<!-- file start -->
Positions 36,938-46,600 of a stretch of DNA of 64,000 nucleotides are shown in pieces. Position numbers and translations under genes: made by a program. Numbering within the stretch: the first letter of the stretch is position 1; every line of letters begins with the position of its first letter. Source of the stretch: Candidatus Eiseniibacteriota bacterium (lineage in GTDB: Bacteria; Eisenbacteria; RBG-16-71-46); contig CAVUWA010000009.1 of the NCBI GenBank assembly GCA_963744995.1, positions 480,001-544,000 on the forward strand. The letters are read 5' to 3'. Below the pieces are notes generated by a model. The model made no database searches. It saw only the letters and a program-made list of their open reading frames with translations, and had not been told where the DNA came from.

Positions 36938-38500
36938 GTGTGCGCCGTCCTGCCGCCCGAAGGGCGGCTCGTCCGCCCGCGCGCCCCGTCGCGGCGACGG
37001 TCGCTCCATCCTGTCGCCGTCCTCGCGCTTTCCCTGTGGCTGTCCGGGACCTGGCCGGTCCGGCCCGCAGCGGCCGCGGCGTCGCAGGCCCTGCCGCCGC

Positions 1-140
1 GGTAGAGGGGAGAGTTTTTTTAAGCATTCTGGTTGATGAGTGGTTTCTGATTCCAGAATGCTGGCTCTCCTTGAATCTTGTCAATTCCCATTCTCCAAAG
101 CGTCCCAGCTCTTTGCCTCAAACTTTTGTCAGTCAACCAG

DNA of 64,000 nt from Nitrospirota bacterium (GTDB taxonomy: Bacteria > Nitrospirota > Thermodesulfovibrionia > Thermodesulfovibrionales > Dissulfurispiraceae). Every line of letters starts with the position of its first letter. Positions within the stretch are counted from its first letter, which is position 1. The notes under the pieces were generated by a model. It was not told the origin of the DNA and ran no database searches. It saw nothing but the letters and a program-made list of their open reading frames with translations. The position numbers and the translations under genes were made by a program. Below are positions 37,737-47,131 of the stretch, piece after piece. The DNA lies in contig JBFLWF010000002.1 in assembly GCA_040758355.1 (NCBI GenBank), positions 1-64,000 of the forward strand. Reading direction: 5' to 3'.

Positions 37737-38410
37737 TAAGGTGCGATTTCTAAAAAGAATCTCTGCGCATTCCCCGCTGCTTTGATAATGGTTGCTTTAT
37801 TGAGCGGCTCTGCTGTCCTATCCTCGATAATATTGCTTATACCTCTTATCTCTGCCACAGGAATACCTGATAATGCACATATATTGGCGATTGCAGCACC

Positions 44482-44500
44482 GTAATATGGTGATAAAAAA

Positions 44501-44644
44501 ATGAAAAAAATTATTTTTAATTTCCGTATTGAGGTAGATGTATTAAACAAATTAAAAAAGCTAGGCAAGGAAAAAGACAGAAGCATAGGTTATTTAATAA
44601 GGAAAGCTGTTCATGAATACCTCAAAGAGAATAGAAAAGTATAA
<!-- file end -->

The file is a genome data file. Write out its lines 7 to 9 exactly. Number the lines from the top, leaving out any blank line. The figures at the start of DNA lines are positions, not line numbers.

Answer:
101 CGTCCCAGCTCTTTGCCTCAAACTTTTGTCAGTCAACCAG

DNA of 64,000 nt from Nitrospirota bacterium (GTDB taxonomy: Bacteria > Nitrospirota > Thermodesulfovibrionia > Thermodesulfovibrionales > Dissulfurispiraceae). Every line of letters starts with the position of its first letter. Positions within the stretch are counted from its first letter, which is position 1. The notes under the pieces were generated by a model. It was not told the origin of the DNA and ran no database searches. It saw nothing but the letters and a program-made list of their open reading frames with translations. The position numbers and the translations under genes were made by a program. Below are positions 37,737-47,131 of the stretch, piece after piece. The DNA lies in contig JBFLWF010000002.1 in assembly GCA_040758355.1 (NCBI GenBank), positions 1-64,000 of the forward strand. Reading direction: 5' to 3'.

Positions 37737-38410